Inferior submetering is destroying performance

Poor design, specification and commissioning of submeters is costly, says Joanne Merry

Good submetering is critical if building owners, managers and occupiers are truly to manage building energy performance. On new-build and refurbishment projects, Building Regulations typically require electrical submetering for key areas and equipment. The introduction of the Heat Network (Metering and Billing) Regulations 2014 (HNR) has increased the number of properties requiring heat meters to be installed.

New-builds are becoming more complex, with integrated technologies, renewables and onsite generation – and the more complex a building is, the more intricate metering systems it requires.

The operational requirements of metering systems have also evolved. Under Part L, the focus was on monitoring, but metering now needs to meet the requirements for participation in schemes such as the Renewable Heat Incentive (RHI) to monitor the efficiencies of such technologies and plant. Technological changes, including advances in automatic meter reading (AMR) systems, have made possible real-time data through a variety of communication protocols.

Regulation in the guise of Part L and HNR may stipulate what needs to be metered, but it fails to explain how to do it, and doesn’t address all the challenges and objectives a modern metering system needs to cover. CIBSE’s revised TM39 Building energy metering – soon to be published, but first issued in 2009 – is timely. The guide sets out a modern methodology for metering for those involved in designing, specifying, installing or using new metering systems.

Remedial works often cost more than the installation of the original system

Submetering is often considered a relatively small part of a project, so it is usually addressed at a late stage and as part of the wider mechanical and electrical (M&E) systems – it is not always given the attention it deserves. From an operational perspective, failed or inadequate metering systems present several risks for property managers, not least the impact on cashflow if the energy costs paid out by tenants cannot be recovered.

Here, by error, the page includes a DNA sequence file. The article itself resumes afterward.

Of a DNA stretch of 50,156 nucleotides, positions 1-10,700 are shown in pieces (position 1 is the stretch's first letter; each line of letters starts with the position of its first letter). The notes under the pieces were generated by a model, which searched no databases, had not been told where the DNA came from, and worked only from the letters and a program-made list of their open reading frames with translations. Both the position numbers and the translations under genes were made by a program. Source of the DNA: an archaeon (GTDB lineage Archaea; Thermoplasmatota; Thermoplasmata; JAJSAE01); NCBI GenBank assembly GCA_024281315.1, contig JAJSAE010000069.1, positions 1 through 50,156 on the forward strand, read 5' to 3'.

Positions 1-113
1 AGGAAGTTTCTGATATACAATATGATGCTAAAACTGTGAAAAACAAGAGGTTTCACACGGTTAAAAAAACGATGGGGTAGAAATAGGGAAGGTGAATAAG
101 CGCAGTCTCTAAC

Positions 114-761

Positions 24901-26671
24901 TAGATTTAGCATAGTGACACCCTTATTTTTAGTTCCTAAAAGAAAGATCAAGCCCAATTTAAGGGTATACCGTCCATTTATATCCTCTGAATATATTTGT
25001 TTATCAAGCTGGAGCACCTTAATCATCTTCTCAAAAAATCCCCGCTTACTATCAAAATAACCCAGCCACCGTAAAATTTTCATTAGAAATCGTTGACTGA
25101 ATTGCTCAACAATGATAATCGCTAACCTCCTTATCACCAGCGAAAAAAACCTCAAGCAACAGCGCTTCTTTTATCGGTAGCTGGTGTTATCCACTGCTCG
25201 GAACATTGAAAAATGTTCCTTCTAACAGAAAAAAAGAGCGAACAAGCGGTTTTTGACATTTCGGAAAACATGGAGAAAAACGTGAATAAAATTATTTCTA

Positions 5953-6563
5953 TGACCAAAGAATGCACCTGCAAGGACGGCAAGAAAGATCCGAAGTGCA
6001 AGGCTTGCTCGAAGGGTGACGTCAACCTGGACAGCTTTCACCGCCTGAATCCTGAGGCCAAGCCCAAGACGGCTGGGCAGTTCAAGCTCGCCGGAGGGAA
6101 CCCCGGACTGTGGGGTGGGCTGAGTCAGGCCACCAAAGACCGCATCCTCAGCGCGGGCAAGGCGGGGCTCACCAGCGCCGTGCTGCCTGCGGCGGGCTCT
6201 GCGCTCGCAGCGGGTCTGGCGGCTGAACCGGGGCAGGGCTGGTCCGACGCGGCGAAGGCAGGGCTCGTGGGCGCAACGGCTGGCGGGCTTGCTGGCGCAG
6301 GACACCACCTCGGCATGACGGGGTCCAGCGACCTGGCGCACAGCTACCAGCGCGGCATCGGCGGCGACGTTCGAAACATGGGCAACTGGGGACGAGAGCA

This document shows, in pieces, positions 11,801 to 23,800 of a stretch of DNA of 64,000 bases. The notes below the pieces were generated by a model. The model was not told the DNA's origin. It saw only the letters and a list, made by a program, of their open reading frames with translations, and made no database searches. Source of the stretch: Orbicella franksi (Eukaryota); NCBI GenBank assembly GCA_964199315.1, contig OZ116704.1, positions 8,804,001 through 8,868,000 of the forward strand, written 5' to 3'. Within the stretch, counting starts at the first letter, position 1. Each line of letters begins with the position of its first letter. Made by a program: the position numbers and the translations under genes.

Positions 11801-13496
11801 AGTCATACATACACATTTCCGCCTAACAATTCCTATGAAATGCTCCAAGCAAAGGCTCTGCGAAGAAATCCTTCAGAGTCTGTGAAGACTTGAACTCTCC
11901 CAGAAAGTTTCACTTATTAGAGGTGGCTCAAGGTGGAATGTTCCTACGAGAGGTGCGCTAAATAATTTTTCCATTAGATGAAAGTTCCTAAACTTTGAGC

A comprehensive and joined-up approach to metering is needed, starting at design stage and going through to commissioning and completion. Input from all building stakeholders is critical. Getting the design, installation and commissioning right before practical completion saves unnecessary cost and hassle further down the line.

We have seen several projects on which remedial works have cost more than the installation of the original system. Issues have included incorrect types of meters, inaccurate recording because of poor installation, and a lack of system commissioning.

Metering must be treated as a specialist system in its own right, rather than as an add-on to the M&E systems. It requires its own design, specification and commissioning processes, so engaging with a metering specialist is paramount.

At design stage, the strategy must be informed by the building stakeholders’ objectives. All too often, metering is based on regulatory demands and not tailored to specific requirements of the project, leading to a jumbled ‘shopping list’ of incompatible requirements.

Meter type should be addressed ahead of installation, and the assessment must include: the registers from which recorded data is needed – for example, kWh only, voltage, amps or reactive power; whether Measuring Instrument Directive approval is required; the size of supply; and location. Cost is also a factor, but should not be at the expense of requirements that meet the objectives. Going for the cheapest option often ends up being the most expensive when meters have to be replaced. On numerous occasions, we have seen the cheapest standard, low-accuracy water meter bolted to a heat-meter calculator. This can result in issues with compatibility, as well as data inaccuracy, and nearly always means meters are abandoned or replaced.

Where heat meters exist in multi-let buildings with communal heating and cooling systems, or for district systems, there is a legal requirement under HNR to maintain and use them for billing. Abandonment is impossible, and the only option is remedial works.

The final piece in the jigsaw is ensuring correct installation and commissioning of meters so they record accurately. This must include checking for: the correct installation and set-up; point-to-point testing of the connectivity between the meters and AMR system; validation of the data on the AMR head-end against meter registers; review of metering documentation; and testing of the communications for remote access to data.

Metering that uses the objectives to inform strategy, incorporates stakeholders’ views and includes regular reviews/updates throughout the project, will result in a system that meets the needs of the building users.

  • Joanne Merry is technical director at Carbon 2018